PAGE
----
Bob Boilen, the host and producer for NPR’s All Songs Considered as well as the popular Tiny Desk Concerts, has put together Your Song Changed My Life, a printed collection of some of the many interviews he has conducted with musicians in the nearly thirty years he has worked at NPR. He talked to WUTC's Richard Winham.

Local musician Bruce Livolsi is a one-man band known as A Man Called Bruce. He joins us to talk about his new album LIVE in the Studio.

From his Web site:

Sprinter, the sophomore album by southeastern singer/songwriter Torres, recently earned a spot on NPR's Favorite Albums of 2015 (So Far.)  Torres has also garnered praise from, Paste magazine and

Contributed photo

The trio of string players who founded Harpeth Rising are all classically trained, but they have eclectic tastes in music.  Their songs are a blend of bluegrass, folk, rock and classical.  They call what they do “chambergrass” or “chamberfolk.“

Banjo and viola player Rebecca Reed-Lunn joins us to talk about the band.  They'll perform at the Riverbend Festival on Thursday, June 11th at 7:45 p.m. on the TVFCU stage.

Dr. Martha Summa-Chadwick is a concert pianist and Executive Director of Music Therapy Gateway in Communications, Inc.  She joins us today to talk about ways music and rhythm can be used to help patients with Parkinson's disease and autism.  MTGIC has a free concert, Tales of the Neural Tango, coming up March 22nd, and so Dr. Summa-Chadwick is also telling us how neurological disorders affected classical composers Robert Schumann and Olivier Messiaen.

From a press release about the concert:

Interview: Jon Terrey of Stolen Nations

Feb 2, 2015

Please Be Quiet Please host Rachel Smith speaks with Jon Terrey of the band Stolen Nations about their four-song EP Smoke Signals, which was released in late 2014.  In the interview, Terrey explains how a grunge mixtape he was given in fifth grade changed his ideas about music.

Chattanooga native Alex Volz returned to the Scenic City after more than a decade of living in Los Angeles.  While in LA, he recorded a children's album, Awesome Songs for Cool KidsNow that he's back here, he's been performing his wild, hilarious songs at local events like Normalpalooza and the Mainx24 festival.

Volz has fans in both Chattanooga and Los Angeles.

Ogya African Music Band of Chattanooga has recorded a musical tribute to Nelson Mandela.  Ogya's Kofi Mawuko, who is originally from Ghana, joins WUTC's Richard Winham to discuss the tribute.


When Chattanooga natives Fred Cash and Sam Gooden were still just teenagers they joined Curtis Mayfield to form The Impressions. The Impressions went on to become one of the most successful groups of the era. Between 1958 and 1975 they had a string of Top Ten hits including “I’m So Proud”, “Gypsy Woman” and “Amen.”

Choral Arts of Chattanooga will perform a holiday concert on December 13th at First Cumberland Presbyterian Church.  Michael Devine, the group's new artistic director, joins us for a conversation about the concert and about his background.  As a child, he was one of a small number of Americans to be part of the world-famous Vienna Boys' Choir.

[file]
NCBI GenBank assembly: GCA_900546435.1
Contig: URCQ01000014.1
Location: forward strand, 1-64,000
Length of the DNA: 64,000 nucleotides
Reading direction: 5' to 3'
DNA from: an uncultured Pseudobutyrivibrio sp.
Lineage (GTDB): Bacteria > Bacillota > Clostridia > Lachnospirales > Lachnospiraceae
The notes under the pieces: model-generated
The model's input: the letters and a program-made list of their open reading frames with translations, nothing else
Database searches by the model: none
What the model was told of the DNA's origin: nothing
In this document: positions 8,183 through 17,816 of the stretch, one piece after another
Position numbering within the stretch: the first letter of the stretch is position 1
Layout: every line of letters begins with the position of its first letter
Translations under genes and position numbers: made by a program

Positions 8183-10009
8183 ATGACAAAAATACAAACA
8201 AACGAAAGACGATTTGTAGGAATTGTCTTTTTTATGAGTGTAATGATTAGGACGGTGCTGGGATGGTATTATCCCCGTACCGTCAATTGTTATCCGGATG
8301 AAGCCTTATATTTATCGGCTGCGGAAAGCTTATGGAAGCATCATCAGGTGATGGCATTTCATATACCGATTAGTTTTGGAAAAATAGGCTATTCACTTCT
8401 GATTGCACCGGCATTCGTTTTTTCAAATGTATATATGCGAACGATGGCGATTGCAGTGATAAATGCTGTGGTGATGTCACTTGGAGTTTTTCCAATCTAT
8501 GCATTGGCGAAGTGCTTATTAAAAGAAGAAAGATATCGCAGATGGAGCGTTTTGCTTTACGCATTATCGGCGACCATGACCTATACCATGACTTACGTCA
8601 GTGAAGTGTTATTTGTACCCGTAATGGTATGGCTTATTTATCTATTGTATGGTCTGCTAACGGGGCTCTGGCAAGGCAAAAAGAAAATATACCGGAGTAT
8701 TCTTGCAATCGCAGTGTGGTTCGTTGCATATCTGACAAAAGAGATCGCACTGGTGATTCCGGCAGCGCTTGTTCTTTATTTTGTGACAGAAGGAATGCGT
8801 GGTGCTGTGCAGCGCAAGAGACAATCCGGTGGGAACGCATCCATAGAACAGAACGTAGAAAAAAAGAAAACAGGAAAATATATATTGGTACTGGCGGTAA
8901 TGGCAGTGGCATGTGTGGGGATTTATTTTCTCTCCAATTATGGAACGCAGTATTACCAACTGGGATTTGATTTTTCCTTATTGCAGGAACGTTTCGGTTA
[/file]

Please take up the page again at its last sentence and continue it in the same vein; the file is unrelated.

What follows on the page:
From the Choral Arts Facebook page:


EDITOR’S NOTE: Blake Blum is a University of Tennessee at Chattanooga senior interning with WUTC.  She’s also a huge fan of K-pop, a genre of music originating in South Korea. “Gangnam Style” is the best-known example of K-pop, but it turns out there’s a lot more to the genre. In this story, Blum explains why K-pop appeals to her, even though she lives about seven thousand miles away from South Korea and doesn’t speak the language that most of the lyrics are sung in. “Believe me, Blum says, “when I became obsessed with K-pop I was a little thrown, too.”

Last Fall Corey Petree and his wife, Colleen, staged the first Fly Free Festival outside Nashville. About 1000 people showed up and everyone had a good time, according to Corey Petree—but he lost quite a lot of money. Just the same neither he nor his wife was ready to give up and they are trying again. This time they’ve chosen a location nearer to Chattanooga. In addition, he told Richard Winham, they have a stronger lineup this year.

There are two more shows left in this year’s Riverfront Nights series. Jeff Styles,responsible for finding the bands and organizing the shows every week, says that this year’s series has been by far the most successful season yet.

Riverfront Nights is back Saturday evening after taking a break for the Southern Brewers festival last weekend. As always in addition to the music there are a number of activities planned including paddle boarding and a couple of trail runs. Jeff Styles talks about the music and Randy Whorton from Wild Trails talks about the trail runs and paddle boarding.

The Choo Choo Chorus is a group of 45 local barbershop harmony singers who sing together and in individual quartets. On August 16th the full Choo Choo Chorus as well as a number of the quartets will be in concert singing songs from Disney movies. Richard Winham talked to the one of the quartets –The Chattanooguys—Marcellus Scott, Bo Christian, David Fleury and Wally Edmondson.